Tuesday of Week 2 in Ordinary Time
1 Sam 16:1-13
“The sabbath was made for man, not man for the sabbath”
For the Jewish nation, sabbath starts Friday evening until Saturday evening. This was instilled from the time of Moses. For Christians, sabbath is observed on Sunday, the day our Lord resurrected.
Today’s gospel is a very good reminder for us all about our attitude towards Sunday Mass.
In the current cultural climate, the number of Catholics attending Sunday Mass has been declining, even before the pandemic. There could be various factors and it is beyond the scope of this little reflection to cover them all. Perhaps it is the thought that religion is no longer fashionable, or the thought of relative truth that prevents Christians and non-Christians alike to learn about Christ.
As for Catholics who are not actively practicing their faith, even for Catholics who are practicing, there is this attitude that Sunday Mass is a chore that ‘I can’t wait to get it over with and get on with my day’.
We think that Sunday Mass is an obligation, a sacrifice to appease God. If we go to church on Sunday, then it’s all good between God and us. If you think that even for a second, I am afraid you are misled, as was I.
I used to think that Sunday Mass is an obligation that fulfils most of the requirements of being a Catholic. I didn’t understand that the Mass itself is a wedding banquet that we are all invited to. The food that is offered, the Eucharist, is the most precious thing we can receive. It feeds not our physical self, but our soul.
It is during Mass that the three Persons of the Holy Trinity are present — the Father, the Son and the Holy Spirit. It is then that we can be in communion with our God. Although the Father and Holy Spirit are not visible to us, we can receive Jesus in the Eucharist. Jesus is truly present in the Eucharist (I am not sufficient in explaining this, but if you are interested in finding out, look to the bible study programme by the Augustine Institute called “Presence”).
In my misguided interpretation, I thought that God needed and wanted our worship. Boy, was I wrong. Think about it. Our Heavenly Father, the Creator of all things, Infinite and completely Good, lacks nothing. He does not need us, nor our worship. He is not some lonely old man that needs companionship. He has His Son and the Holy Spirit.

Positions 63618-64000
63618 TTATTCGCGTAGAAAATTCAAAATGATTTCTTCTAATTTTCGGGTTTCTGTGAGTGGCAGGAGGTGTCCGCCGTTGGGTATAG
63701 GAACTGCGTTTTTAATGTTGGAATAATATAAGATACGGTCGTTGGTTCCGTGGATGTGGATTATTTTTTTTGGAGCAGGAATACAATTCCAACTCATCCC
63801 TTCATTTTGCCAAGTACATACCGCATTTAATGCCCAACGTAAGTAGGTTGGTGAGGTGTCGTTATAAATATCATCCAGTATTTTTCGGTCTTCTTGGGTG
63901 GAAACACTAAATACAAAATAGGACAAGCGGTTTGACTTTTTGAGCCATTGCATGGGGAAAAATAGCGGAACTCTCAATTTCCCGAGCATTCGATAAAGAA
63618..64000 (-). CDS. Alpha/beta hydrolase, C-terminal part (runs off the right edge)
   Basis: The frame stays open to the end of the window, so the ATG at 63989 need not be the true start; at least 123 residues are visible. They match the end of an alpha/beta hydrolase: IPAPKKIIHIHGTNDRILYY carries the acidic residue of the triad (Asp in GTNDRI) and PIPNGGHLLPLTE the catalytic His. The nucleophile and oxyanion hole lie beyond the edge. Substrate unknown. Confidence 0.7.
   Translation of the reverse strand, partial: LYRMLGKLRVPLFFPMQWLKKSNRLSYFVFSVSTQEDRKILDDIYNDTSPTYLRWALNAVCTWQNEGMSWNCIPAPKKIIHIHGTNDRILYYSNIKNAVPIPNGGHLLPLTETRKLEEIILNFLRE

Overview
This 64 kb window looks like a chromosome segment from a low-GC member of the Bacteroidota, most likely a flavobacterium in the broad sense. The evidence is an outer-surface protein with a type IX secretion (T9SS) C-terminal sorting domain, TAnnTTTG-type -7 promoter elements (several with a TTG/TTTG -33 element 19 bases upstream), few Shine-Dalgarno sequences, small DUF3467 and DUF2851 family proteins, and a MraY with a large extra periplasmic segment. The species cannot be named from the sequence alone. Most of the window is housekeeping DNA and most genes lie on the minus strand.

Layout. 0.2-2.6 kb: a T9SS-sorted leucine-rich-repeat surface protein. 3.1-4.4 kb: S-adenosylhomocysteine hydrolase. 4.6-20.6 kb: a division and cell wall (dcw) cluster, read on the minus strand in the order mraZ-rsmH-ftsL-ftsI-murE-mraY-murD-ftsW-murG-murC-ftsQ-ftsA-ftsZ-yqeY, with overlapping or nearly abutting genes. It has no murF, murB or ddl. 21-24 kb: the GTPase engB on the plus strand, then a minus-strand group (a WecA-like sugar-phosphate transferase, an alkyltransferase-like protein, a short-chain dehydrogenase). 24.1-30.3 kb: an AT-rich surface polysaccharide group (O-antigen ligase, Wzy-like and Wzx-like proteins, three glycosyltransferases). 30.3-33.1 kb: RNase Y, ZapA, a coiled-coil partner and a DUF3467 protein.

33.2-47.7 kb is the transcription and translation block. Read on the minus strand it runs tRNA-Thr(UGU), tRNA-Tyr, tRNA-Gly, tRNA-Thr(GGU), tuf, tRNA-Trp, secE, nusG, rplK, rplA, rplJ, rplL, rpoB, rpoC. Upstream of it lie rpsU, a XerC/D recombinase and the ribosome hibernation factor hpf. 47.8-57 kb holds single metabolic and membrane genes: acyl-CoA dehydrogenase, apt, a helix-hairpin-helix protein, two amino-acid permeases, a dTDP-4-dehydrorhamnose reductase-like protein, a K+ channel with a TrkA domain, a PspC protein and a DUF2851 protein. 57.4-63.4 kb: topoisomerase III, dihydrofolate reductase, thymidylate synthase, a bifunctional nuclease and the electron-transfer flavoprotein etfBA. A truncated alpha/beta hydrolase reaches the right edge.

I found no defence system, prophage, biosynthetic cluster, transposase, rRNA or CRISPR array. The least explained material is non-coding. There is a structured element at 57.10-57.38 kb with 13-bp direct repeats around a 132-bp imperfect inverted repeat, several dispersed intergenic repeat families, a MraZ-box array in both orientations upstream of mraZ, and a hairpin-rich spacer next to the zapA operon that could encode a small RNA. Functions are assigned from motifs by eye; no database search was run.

Let me repeat, God does not need us or our worship. We only exist because of His love for us. In turn, He only wants our love. That is what all relationships are about. Healthy relationships are not one-sided. God gave us His only Son, and out of justice, we owe Him the best we can give.
What does that have to do with Sunday Mass? Everything. Jesus didn’t give us the Mass or the Eucharist to inconvenience us. He gave them to us because He knew we would need it to survive this world. The Mass, the Church and all other practices are tools for us to find rest, to find communion with Him and others. During the celebration of Mass, we re-present the sacrifice of His Son, His life, death and resurrection for the glory of God and the salvation of the world. While we celebrate the Eucharist, it is a reminder that we are loved beyond belief — that we are saved and our ransom has been paid. When we gather in a church with others, we are in a community of like-minded people who understands and supports our faith.
To paraphrase Jesus’s words, He didn’t make man to benefit the sabbath, but he made the sabbath to benefit man.
Still think Sunday Mass is a chore? Think again.
(Today’s OXYGEN by Winnie Kung)
Prayer: Dear Lord, help us to prepare ourselves to receive you in the Eucharist. Help us to prepare our hearts, our minds and our souls to be in communion with you.
Thanksgiving: Heavenly Father, we thank you for giving us the sabbath, to find rest in You, to glorify and worship You by re-offering the sacrifice that Jesus made for our salvation.